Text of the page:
NASA Astronaut Joan Higginbotham’s Space Skincare Routine Involved 6 ‘Bare Minimum’ Products

Blasting off into space is a truly out-of-this-world experience only a few astronauts (and a handful of billionaires and celebs) get to experience. But, the little routines from Earth are still important while exploring the galaxy. (Eating healthy and working out regularly are non-negotiables for astronauts on long space stays.)

Another must on missions for astronauts is taking care of their skin.

Former NASA astronaut Joan Higginbotham knows all about the quirks of outer space skincare routines. She became the third Black woman to go to space when she spent just shy of 13 days outside of the Earth’s atmosphere in 2006. She also learned some surprising lessons in cleanliness sans gravity along the way.

Here’s exactly what her skincare and beauty routines looked like in space:

Astronauts can take regular skincare products on a mission.

But the weight of your personal items is tightly regulated. “We only were allocated so much space for our personal items and then you had to include your clothing,” she recalls.

Higginbotham prioritized her products and a few “get you out the door” necessities made the cut. “I took just the bare minimum,” she says. “I took a face soap, moisturizer, foundation—which you will never see me without except in one clip on a mission—blush, mascara, and lipstick.”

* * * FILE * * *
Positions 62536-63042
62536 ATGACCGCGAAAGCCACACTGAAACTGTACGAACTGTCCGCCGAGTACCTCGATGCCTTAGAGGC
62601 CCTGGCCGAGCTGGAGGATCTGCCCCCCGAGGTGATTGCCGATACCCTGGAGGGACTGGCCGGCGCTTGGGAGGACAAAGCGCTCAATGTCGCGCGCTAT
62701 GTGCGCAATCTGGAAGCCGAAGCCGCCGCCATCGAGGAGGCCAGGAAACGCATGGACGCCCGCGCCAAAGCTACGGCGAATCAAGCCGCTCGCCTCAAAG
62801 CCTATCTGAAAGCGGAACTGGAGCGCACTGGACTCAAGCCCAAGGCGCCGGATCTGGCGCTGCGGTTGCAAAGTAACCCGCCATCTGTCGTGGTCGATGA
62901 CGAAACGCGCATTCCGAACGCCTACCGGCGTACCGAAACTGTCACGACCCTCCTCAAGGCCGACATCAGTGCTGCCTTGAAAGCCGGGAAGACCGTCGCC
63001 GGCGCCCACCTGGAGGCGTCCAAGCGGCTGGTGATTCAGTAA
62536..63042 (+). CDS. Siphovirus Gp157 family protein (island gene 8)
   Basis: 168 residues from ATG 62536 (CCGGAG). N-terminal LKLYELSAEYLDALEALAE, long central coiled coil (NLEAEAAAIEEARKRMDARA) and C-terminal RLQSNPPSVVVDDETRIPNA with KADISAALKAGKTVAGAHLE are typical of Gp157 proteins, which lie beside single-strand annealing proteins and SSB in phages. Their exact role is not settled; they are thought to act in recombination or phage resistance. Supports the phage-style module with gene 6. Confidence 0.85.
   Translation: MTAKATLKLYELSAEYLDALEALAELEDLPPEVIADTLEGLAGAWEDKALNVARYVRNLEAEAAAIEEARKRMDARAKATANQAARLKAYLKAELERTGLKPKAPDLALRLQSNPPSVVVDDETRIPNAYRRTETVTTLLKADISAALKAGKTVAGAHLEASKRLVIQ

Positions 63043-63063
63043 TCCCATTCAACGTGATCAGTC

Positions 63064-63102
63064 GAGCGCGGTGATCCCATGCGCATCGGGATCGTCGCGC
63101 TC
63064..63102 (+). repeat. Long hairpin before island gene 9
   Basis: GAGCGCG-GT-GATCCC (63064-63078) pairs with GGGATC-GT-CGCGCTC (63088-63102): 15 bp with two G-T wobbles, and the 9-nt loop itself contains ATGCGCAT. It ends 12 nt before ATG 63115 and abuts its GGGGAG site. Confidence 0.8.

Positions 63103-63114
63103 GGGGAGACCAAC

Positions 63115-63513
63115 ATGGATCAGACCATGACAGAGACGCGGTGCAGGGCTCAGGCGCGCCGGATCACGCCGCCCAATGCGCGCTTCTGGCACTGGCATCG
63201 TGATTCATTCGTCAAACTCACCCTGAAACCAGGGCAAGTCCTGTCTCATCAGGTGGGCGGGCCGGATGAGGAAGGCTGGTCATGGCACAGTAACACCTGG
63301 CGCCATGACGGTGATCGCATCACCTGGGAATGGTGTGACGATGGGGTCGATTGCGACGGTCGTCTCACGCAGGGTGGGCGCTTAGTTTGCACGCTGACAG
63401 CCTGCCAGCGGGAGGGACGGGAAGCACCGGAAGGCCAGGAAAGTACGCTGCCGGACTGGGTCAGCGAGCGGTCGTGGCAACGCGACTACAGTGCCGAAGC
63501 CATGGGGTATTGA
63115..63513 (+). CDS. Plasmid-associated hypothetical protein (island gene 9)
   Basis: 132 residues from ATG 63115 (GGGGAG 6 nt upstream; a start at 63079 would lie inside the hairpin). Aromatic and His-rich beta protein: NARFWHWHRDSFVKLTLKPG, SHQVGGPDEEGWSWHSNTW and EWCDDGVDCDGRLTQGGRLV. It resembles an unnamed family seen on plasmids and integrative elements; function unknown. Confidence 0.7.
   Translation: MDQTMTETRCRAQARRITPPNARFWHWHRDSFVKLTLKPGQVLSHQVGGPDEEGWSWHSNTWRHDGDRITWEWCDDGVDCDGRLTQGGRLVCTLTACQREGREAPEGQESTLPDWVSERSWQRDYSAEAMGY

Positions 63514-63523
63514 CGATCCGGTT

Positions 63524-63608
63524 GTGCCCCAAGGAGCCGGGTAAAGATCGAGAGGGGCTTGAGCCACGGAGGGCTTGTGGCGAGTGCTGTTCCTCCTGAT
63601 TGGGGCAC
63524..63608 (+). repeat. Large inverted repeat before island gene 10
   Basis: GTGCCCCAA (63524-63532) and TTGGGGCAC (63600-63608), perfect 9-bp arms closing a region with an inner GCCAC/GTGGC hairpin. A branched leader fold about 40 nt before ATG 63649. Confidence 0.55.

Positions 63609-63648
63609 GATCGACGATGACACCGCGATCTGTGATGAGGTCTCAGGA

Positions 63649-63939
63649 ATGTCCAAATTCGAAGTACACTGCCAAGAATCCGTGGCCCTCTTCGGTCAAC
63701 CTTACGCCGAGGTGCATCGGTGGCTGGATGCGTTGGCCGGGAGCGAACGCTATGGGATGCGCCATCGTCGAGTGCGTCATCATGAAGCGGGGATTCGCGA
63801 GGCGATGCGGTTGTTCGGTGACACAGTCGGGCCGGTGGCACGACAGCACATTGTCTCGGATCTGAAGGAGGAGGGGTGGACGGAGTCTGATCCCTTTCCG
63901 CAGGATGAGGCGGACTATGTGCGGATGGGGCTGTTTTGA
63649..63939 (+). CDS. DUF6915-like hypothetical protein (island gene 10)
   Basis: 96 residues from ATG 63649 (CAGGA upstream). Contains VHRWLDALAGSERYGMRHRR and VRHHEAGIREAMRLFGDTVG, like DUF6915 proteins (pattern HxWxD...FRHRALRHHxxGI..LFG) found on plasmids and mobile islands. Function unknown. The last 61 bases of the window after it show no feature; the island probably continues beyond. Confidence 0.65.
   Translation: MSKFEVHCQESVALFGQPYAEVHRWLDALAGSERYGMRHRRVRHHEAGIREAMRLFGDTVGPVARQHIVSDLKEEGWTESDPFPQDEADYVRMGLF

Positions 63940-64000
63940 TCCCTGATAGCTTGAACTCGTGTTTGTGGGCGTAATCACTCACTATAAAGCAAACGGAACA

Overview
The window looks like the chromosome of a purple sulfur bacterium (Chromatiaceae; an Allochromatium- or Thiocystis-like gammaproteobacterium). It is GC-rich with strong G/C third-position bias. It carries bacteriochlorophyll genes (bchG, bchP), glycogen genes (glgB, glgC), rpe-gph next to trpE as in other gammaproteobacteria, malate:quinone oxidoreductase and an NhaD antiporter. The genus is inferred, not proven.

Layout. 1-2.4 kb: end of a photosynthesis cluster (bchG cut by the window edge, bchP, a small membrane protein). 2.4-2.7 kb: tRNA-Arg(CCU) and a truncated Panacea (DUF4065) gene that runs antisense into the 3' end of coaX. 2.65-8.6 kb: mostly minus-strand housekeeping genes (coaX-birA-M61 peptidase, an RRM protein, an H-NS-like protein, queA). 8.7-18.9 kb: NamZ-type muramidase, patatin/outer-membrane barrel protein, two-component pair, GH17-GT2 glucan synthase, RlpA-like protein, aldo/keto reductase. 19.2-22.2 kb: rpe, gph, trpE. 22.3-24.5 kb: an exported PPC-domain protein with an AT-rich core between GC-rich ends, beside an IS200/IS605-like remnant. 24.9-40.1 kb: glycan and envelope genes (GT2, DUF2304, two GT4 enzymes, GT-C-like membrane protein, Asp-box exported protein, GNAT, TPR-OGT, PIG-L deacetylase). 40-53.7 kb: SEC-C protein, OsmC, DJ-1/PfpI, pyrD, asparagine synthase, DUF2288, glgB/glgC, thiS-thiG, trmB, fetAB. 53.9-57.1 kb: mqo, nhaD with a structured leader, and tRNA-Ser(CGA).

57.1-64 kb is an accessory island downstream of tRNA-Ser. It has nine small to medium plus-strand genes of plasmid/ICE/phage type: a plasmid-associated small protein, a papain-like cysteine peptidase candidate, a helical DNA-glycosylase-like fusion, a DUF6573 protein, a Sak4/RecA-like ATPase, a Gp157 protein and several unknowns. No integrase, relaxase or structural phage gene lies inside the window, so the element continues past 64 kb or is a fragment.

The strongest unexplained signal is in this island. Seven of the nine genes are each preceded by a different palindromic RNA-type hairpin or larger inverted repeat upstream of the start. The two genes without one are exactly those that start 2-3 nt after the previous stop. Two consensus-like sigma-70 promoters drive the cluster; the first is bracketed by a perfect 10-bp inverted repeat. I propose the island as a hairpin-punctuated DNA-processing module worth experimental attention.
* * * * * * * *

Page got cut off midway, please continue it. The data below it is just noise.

She opted for bar soap instead of a liquid facial cleanser. “I wouldn’t have to worry about the liquid somehow getting out of the dispenser and releasing a bubble of soap that I had to go chase,” she says.

She didn’t wear SPF, though.

That’s one regret Higginbotham shared. “Shame on me,” she says. “That was something I didn’t really think about at the time.”

She certainly saw and felt the sun, though. “We get to see 16 sunrises every day. It is hot, and it is so bright that you actually have to put your sunglasses on. I cannot imagine how much sun was coming, just baking my skin.”

Products really stick to your face.

No gravity, no problem for skincare. Moisturizer, foundation, powder, and pretty much all products apply and stay on as usual in the space station “as long as you didn’t have anything that was sheer liquid, like really lightweight like water or a beverage,” she says. “Everything else is kind of sticky like it is here on Earth; it was no problem adhering to my skin.”

Applying her makeup daily went as usual, but she was intentional about holding onto each product. “The only thing that I really had to think about was when I took a top off and where I was going to put it. If you just let it float around, God only knows where it was going to go, and then you’d have to find it.” FYI: Astronauts use a ton of Velcro to secure stuff down.

Washing your face in space requires a “choreographed” routine.

Higginbotham explained how she coordinated her own “hygiene routine” with her allotted two washcloths a day. “I had to choreograph my whole routine. First, I would wash my face. I put in my contact lenses, and wiped down if I was going to bed. I would brush my teeth last, so that I could spit the toothpaste out into the washcloth.”